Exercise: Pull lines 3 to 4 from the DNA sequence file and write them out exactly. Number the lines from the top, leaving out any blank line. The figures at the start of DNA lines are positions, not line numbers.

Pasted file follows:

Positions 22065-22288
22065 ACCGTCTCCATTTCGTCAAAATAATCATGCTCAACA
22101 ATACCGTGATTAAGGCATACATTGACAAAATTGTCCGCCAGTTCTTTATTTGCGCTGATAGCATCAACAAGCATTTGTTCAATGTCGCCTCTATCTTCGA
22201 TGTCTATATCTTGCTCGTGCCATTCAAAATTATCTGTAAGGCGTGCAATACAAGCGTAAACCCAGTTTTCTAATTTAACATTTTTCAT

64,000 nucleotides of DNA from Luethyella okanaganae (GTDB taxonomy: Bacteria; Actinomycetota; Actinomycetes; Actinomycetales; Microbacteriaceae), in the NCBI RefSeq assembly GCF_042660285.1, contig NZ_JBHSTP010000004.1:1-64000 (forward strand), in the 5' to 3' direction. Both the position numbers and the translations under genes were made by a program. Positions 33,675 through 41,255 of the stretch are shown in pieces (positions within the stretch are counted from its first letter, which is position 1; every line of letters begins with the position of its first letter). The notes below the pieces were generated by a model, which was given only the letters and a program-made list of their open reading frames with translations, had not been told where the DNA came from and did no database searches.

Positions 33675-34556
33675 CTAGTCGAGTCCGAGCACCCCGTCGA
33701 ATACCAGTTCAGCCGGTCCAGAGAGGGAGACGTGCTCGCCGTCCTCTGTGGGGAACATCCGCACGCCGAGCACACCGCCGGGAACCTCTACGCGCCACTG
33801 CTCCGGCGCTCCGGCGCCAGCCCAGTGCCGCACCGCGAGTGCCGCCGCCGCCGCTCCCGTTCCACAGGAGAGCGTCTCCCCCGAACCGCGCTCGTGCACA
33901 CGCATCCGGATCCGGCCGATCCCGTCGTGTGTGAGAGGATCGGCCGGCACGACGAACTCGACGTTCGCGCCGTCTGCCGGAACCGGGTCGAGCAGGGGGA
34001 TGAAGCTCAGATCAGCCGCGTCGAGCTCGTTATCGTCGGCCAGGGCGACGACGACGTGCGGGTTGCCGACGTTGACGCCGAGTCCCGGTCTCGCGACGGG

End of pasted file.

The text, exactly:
22101 ATACCGTGATTAAGGCATACATTGACAAAATTGTCCGCCAGTTCTTTATTTGCGCTGATAGCATCAACAAGCATTTGTTCAATGTCGCCTCTATCTTCGA
22201 TGTCTATATCTTGCTCGTGCCATTCAAAATTATCTGTAAGGCGTGCAATACAAGCGTAAACCCAGTTTTCTAATTTAACATTTTTCAT